I am pouring over gift catalogs to choose Christmas gifts for our 13 great-grandchildren. I strive always to have the gifts be somewhat equal in value. But this year I am trying to decide if I could make some of the gifts be for the whole family instead of a gift for each child. It is easier and maybe less expensive, but I worry that it may cause problems at the other end of the giving when the siblings have to share or decide what to play.
I leaned back in my chair to ponder this idea when my eyes fell upon a battered book in a nearby bookcase. It is "The Real Story Book," a large, 10- by 12-inch, 136 page book with colored illustrations of 20 retold stories familiar to children of that time. Some of the stories were, "How Jack Found His Fortune" (with use of a bean stalk) and "The Gingerbread Man" (who ran and ran as fast as he could).
This book was given to my sister Ellen and me by our Aunt Lyle when I was 5 years old. Ellen was old enough to read, and she would let me choose the story to read out loud for us both to enjoy. When I had the mumps my mother would let me take the book to bed with me and spend a long time choosing which story I wanted her to read to me. I can remember turning page after page of the now very familiar stories to select the one that was the most fun to listen to. My mother would groan when I chose the "Teeny Tiny Woman" (who lived in a teeny tiny house on a teeny tiny road --). But we would both end up laughing until my swollen neck hurt. Then, when Ellen came home from school I would show her what Mama had read and we would laugh again.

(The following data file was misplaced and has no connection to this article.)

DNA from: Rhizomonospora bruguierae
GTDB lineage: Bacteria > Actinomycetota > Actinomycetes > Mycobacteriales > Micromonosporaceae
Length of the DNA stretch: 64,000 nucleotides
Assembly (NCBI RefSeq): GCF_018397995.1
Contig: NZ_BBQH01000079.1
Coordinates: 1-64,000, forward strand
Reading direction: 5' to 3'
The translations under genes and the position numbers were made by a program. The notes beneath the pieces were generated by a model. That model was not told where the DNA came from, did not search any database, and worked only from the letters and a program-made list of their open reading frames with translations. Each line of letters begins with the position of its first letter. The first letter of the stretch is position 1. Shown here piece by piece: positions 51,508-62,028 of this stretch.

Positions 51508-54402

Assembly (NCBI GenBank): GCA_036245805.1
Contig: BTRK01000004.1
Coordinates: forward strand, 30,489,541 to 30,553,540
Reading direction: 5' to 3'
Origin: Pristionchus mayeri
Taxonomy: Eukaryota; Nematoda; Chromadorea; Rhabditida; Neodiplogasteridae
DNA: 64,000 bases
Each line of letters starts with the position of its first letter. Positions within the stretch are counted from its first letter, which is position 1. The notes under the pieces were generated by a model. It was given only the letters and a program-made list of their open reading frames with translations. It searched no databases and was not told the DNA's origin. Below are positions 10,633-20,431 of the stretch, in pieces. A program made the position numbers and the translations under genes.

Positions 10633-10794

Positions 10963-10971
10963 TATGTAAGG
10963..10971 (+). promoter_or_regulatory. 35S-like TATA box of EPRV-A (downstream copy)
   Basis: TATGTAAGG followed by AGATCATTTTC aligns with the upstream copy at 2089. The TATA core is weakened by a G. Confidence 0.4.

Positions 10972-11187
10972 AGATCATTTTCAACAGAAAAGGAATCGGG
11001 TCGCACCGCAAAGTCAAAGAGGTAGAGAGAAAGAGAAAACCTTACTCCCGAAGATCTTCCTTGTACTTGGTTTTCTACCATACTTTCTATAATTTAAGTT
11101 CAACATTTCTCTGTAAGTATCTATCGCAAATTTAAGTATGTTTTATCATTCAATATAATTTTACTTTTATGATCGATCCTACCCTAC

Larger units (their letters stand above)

If we had any problems over the book I don't remember them. That is, I don't remember any until we were grown and we had to decide which of us got to keep the book. I'm not sure what I bartered that allowed me to keep the book, but I do think I remember another shared gift that went to her adult home. I have no idea how much this book cost Aunt Lyle, but it was a quality book published by Rand McNally so it wasn't cheap, I know. But since she had 13 nieces and nephews that she gifted each year I imagine it helped to double up on Ellen and me.
The value of that book was much greater than whatever she did pay for it. I loved the stories. I soon could almost recite them from memory. It was a gift that was shared not only by my sister, but my mother. I think I do remember one other time when I was sick that my father even came to my bedroom after supper and read one of the stories to me.
Later on, I remember the year I got the Flexi Sled, or another time I got shoe ice skates so I could go skating on the Reflection Pool at the Lincoln Memorial. Each of those was shared at times with my sister but they were given to just me. They were more fun because I could share them with Ellen.
Still later when I loved to have many records to play on my small record player, Ellen would help me select the ones to play any given night as we "studied" in our bedrooms.
I have now talked myself into giving shared gifts this year. I don't think any of these gifts I received through the years would have been as enjoyable if I used them all by myself.
Maybe I should send a copy of this column along with my gifts so the young ones won't think I am just taking the easy way out. I wonder if that was part of Aunt Lyle's method also.